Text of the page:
Knowledge of the CRBSI rate in a particular center is the first step required when planning preventive strategies.13 The IDSA guidelines recommend determination of CRBSI rates according to days of catheterization, and comparison of these rates with historical data from each institution and hospital department, as well as with national rates.13 Incidence studies are more accurate and reliable than prevalence ones, although they are labor-intensive and costly, which makes them less reproducible. Furthermore, a prospective, observational study has greater capacity to detect the phenomena being investigated than a retrospective analysis based on incomplete results.

We know that catheter infection manifests within a wide spectrum of severity, from infection without microbiological documentation that can be resolved by simple catheter removal to severe infection that may require surgery for cure. Thus, for effective management and prevention of catheter infection, daily monitoring of related signs and symptoms on an individual basis with correct identification of the type of infection detected is necessary.11 Using method A, we were able to gather data on risk factors for infection that could not be obtained with method B, in which information was lacking on catheters that did not cause bloodstream infection. Hence, prospective monitoring of these patients will undoubtedly lead to better prevention policies.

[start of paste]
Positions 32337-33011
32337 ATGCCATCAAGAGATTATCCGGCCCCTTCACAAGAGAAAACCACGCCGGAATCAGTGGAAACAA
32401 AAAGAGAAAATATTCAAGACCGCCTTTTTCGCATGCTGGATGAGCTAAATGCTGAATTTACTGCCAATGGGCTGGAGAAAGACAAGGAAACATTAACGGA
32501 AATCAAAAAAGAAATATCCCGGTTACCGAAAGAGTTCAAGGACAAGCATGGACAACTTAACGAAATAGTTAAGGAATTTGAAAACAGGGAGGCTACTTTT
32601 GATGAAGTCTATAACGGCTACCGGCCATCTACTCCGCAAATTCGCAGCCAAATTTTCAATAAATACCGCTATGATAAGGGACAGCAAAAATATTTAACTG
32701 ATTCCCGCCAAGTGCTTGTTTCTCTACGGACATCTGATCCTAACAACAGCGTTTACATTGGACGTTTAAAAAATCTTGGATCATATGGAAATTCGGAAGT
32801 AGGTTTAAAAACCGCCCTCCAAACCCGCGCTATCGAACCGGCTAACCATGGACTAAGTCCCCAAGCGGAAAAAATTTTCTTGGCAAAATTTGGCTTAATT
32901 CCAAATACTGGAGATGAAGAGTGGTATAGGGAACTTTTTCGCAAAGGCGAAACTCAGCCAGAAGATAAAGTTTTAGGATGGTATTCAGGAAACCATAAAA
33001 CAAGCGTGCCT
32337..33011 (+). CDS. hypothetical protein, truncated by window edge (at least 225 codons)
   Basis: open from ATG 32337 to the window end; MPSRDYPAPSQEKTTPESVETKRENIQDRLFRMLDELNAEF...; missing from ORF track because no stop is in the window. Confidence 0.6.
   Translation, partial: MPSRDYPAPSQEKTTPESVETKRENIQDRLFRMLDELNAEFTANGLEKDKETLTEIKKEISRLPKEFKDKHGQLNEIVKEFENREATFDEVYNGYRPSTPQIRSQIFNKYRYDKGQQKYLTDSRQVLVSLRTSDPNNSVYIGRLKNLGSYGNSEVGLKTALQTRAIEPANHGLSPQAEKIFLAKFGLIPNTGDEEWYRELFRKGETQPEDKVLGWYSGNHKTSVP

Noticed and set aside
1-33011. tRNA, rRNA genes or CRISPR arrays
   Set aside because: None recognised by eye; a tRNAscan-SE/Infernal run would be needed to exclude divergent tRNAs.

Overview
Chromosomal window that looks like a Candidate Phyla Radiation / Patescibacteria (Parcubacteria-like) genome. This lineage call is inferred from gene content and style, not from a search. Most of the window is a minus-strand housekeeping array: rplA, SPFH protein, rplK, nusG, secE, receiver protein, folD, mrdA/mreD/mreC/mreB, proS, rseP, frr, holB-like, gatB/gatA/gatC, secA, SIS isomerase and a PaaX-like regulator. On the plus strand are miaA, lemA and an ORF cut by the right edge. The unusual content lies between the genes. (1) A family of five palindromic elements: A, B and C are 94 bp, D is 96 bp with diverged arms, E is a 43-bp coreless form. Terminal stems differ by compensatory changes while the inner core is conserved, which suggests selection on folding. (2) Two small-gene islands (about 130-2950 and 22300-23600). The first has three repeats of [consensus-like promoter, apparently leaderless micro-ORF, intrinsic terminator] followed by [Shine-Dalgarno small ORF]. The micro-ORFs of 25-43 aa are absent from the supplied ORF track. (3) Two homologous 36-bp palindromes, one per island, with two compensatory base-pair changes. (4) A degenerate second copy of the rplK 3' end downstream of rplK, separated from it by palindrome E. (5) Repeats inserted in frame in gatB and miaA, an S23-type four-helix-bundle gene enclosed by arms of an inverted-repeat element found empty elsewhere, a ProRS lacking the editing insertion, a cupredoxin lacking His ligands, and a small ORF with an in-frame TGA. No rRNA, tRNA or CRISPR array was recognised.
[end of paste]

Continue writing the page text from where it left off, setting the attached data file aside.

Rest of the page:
In the present study, there were no cases of catheter-associated bloodstream infection; that is, episodes in which the catheter is not removed and the diagnosis is performed by evaluating bacterial growth in paired blood cultures.14 It is useful to maintain the catheter when it is needed for long-term treatment such as in dialysis and oncologic patients. This situation is not encountered in our basic general hospital, which does not have a dialysis unit or transplant patients.